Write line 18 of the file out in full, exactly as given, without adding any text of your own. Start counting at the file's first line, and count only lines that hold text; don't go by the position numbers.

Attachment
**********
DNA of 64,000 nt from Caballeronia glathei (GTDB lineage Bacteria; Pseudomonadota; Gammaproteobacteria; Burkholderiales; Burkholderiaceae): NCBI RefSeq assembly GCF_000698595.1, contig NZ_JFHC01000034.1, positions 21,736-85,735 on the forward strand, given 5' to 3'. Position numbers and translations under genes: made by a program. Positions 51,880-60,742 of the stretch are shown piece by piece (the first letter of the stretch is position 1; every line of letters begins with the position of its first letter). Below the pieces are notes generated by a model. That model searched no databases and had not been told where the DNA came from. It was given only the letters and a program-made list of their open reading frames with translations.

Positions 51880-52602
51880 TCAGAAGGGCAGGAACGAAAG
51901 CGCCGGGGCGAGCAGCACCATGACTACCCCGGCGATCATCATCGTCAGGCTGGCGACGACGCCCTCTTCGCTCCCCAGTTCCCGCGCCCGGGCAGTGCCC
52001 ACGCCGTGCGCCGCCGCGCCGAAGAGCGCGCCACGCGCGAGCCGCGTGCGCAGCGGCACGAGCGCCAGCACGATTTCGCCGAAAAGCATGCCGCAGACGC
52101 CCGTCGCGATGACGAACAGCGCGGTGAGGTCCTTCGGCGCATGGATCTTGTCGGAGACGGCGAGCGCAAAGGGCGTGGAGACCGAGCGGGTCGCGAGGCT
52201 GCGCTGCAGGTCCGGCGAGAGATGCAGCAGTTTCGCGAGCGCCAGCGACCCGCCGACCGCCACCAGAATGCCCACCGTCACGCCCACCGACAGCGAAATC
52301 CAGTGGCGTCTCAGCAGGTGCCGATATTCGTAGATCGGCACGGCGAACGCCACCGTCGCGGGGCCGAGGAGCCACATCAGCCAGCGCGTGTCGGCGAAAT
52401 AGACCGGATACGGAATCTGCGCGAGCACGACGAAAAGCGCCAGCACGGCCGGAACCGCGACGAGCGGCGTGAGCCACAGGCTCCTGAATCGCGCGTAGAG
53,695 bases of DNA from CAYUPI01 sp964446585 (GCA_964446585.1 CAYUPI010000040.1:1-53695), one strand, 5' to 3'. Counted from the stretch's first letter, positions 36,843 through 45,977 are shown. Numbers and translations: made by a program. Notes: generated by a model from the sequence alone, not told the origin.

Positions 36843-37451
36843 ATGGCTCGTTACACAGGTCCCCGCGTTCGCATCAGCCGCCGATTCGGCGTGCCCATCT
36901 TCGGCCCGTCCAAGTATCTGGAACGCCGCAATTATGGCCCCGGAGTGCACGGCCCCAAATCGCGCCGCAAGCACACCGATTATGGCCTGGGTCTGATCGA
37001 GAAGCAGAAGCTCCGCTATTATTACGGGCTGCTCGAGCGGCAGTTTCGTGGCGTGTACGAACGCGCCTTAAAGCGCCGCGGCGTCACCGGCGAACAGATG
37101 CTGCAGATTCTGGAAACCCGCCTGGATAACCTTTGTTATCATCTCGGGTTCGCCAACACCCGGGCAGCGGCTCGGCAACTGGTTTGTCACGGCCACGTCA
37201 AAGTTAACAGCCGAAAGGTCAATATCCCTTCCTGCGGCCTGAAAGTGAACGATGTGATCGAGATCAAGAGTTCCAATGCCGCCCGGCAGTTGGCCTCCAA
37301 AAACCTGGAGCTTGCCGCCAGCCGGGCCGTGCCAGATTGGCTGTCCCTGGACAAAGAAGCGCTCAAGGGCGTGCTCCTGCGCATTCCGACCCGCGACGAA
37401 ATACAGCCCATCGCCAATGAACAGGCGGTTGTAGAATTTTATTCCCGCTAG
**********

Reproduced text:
37401 ATACAGCCCATCGCCAATGAACAGGCGGTTGTAGAATTTTATTCCCGCTAG